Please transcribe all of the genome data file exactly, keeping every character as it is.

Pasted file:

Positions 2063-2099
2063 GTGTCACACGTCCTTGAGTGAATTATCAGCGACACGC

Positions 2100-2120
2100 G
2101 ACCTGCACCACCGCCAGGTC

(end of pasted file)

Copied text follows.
Positions 2063-2099
2063 GTGTCACACGTCCTTGAGTGAATTATCAGCGACACGC

Positions 2100-2120
2100 G
2101 ACCTGCACCACCGCCAGGTC